Characterization of an induced morphological defense in the Eastern Oyster Crassostrea virginica
Scherer, Avery E.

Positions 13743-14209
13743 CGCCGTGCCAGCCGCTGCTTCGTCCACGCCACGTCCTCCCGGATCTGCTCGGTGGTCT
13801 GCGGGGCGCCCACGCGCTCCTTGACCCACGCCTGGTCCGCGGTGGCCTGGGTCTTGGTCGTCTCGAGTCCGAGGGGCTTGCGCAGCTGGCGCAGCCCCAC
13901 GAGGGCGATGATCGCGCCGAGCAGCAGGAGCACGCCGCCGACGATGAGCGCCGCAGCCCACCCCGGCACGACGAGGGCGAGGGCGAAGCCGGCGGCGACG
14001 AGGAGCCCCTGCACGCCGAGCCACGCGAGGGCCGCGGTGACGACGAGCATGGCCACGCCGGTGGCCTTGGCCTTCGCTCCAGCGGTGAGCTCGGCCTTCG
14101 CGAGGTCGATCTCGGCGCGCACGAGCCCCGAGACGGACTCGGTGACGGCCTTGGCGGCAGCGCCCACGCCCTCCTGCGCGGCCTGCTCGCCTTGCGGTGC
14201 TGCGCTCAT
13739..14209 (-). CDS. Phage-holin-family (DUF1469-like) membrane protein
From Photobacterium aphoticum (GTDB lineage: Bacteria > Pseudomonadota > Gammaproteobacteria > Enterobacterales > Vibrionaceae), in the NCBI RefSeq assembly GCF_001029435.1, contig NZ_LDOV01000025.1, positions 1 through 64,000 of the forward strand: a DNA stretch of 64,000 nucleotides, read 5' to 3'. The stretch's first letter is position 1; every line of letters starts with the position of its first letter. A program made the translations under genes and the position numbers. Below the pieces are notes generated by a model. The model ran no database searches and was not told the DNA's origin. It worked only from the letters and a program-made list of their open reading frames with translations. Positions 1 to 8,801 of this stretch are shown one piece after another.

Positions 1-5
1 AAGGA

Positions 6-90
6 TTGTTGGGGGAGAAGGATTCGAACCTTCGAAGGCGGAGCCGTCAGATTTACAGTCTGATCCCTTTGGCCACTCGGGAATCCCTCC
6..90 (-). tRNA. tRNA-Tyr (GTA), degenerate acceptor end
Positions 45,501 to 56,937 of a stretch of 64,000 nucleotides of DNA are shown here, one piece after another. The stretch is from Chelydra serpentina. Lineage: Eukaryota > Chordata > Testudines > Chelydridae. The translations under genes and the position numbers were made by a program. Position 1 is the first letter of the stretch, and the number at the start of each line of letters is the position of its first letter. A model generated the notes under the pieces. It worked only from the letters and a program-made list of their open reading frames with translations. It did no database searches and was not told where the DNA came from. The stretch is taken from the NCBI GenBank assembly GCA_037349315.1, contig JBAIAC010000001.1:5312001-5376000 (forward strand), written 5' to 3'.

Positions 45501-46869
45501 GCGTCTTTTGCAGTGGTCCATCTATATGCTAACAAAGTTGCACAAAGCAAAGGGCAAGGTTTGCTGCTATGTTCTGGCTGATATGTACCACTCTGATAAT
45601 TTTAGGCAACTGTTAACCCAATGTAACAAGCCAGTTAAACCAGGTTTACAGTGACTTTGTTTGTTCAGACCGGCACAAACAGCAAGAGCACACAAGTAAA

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To reduce their risk of consumption, many prey species use plastic defenses that are employed in situations where predators pose high risk of injury or death. By modifying prey traits, predators often exert strong influence on community structure and function. These nonconsumptive effects can be stronger than effects from prey consumption, but have only become the focus of study in recent decades. Further, they are often more complicated than consumptive effects because they can be influenced by characteristics of the predator, the prey, the response type, and the environment. In order to fully understand the effects of predator species on prey organisms, prey responses must be fully characterized and understood in an ecological context. Eastern oysters Crassostrea virginica were selected as a model organism to investigate the costs, benefits, and mechanisms of predator-induced changes in prey traits. Oysters are an ecologically and economically valuable species, known to increase their shell weight and strength in response to crab predators. In this study, oyster responses were investigated by 1) fully characterizing the mechanism and cost of oyster responses to predation risk, and determining the effect of 2) risk cue type (predator versus prey), 3) an ecological prey characteristic (size), 4) an ecological predator characteristic (diet), and 5) an environmental characteristic (food availability) on defense induction. In response to risk, oysters increased calcium carbonate production to rapidly reach a size refuge from predators. This led to an inverse relationship between shell thickness and shell density. Although not significant, there was a trend for reduced gonad investment in oysters which had thick, low density shells. As this study provides a conservative estimate of defense costs, this suggests oysters may experience reductions in reproduction under conditions of high predation risk which may be exacerbated under conditions of ocean acidification. Oysters responded to all tested cues indicative of risk, but responses were less intense when oysters were exposed to cues from injured prey organisms or to predators which were food deprived or fed aged oyster tissue. In addition, oyster responses were inversely related to oyster size. Oysters responded to predators regardless of resource availability, despite reduced shell metrics in response to limited food under control conditions. There is a diverse array of factors which influence oyster defenses and which may be altered by anthropogenic disturbance. If oyster defenses reduce investment in reproduction, this could have important long-term consequences for oyster populations and oyster reef communities. Therefore, understanding factors which influence prey responses allows us to understand conditions which promote or attenuate nonconsumptive predator effects. And understanding the costs of these effects for organisms allows us to predict the effect of disturbances on community structure and function.
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